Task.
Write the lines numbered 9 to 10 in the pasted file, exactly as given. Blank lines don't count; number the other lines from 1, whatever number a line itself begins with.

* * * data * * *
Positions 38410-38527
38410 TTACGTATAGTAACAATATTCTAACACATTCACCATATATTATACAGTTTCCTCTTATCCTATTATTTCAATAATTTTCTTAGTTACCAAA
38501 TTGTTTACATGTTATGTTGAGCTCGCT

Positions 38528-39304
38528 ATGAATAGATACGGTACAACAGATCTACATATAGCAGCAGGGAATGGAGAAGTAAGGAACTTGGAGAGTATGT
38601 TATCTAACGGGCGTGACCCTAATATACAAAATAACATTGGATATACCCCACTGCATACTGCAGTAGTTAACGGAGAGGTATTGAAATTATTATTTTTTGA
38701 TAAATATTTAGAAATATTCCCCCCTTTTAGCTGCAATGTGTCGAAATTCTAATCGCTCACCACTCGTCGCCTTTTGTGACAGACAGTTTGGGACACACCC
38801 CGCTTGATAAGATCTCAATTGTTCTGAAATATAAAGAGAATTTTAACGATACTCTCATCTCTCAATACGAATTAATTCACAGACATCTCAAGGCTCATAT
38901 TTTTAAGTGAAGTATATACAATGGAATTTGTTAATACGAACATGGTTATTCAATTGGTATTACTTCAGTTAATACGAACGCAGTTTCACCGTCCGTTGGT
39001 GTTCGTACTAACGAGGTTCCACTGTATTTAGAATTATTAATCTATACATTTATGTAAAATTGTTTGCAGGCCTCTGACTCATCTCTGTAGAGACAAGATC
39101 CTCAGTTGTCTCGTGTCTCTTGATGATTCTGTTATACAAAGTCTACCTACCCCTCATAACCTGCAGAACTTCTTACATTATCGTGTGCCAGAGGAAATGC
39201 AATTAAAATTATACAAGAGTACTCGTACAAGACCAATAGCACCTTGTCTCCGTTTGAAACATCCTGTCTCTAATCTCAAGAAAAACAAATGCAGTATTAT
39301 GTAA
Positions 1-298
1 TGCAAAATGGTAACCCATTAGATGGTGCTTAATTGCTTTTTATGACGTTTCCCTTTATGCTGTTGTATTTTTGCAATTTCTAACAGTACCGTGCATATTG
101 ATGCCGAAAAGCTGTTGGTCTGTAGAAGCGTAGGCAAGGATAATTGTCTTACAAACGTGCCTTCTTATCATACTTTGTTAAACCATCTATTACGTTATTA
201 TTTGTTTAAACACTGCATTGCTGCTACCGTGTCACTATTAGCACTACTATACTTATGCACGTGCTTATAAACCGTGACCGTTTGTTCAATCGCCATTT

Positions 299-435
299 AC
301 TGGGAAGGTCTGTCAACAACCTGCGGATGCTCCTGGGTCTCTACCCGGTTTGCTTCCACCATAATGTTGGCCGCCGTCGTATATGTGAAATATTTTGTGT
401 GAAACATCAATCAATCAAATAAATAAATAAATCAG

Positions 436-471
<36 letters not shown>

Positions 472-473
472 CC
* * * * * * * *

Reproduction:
38901 TTTTAAGTGAAGTATATACAATGGAATTTGTTAATACGAACATGGTTATTCAATTGGTATTACTTCAGTTAATACGAACGCAGTTTCACCGTCCGTTGGT
39001 GTTCGTACTAACGAGGTTCCACTGTATTTAGAATTATTAATCTATACATTTATGTAAAATTGTTTGCAGGCCTCTGACTCATCTCTGTAGAGACAAGATC